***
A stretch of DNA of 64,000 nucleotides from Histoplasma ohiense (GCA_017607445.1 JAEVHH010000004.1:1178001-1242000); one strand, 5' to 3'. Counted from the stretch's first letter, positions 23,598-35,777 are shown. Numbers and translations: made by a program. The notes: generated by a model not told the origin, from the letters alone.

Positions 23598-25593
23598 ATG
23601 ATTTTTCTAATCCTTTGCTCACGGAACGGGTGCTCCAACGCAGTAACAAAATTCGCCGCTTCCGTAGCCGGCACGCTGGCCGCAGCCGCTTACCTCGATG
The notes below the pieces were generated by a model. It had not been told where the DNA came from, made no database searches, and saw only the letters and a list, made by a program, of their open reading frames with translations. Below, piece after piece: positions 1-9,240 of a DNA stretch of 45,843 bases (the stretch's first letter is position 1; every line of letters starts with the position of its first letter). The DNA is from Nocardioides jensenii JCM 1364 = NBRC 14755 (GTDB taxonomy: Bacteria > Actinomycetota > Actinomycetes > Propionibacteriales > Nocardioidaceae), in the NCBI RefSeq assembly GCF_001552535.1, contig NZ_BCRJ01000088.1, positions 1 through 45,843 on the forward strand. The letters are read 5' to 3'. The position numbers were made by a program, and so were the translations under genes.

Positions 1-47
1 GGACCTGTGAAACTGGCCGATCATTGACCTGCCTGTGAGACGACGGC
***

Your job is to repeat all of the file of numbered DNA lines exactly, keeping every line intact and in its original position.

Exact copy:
A stretch of DNA of 64,000 nucleotides from Histoplasma ohiense (GCA_017607445.1 JAEVHH010000004.1:1178001-1242000); one strand, 5' to 3'. Counted from the stretch's first letter, positions 23,598-35,777 are shown. Numbers and translations: made by a program. The notes: generated by a model not told the origin, from the letters alone.

Positions 23598-25593
23598 ATG
23601 ATTTTTCTAATCCTTTGCTCACGGAACGGGTGCTCCAACGCAGTAACAAAATTCGCCGCTTCCGTAGCCGGCACGCTGGCCGCAGCCGCTTACCTCGATG
The notes below the pieces were generated by a model. It had not been told where the DNA came from, made no database searches, and saw only the letters and a list, made by a program, of their open reading frames with translations. Below, piece after piece: positions 1-9,240 of a DNA stretch of 45,843 bases (the stretch's first letter is position 1; every line of letters starts with the position of its first letter). The DNA is from Nocardioides jensenii JCM 1364 = NBRC 14755 (GTDB taxonomy: Bacteria > Actinomycetota > Actinomycetes > Propionibacteriales > Nocardioidaceae), in the NCBI RefSeq assembly GCF_001552535.1, contig NZ_BCRJ01000088.1, positions 1 through 45,843 on the forward strand. The letters are read 5' to 3'. The position numbers were made by a program, and so were the translations under genes.

Positions 1-47
1 GGACCTGTGAAACTGGCCGATCATTGACCTGCCTGTGAGACGACGGC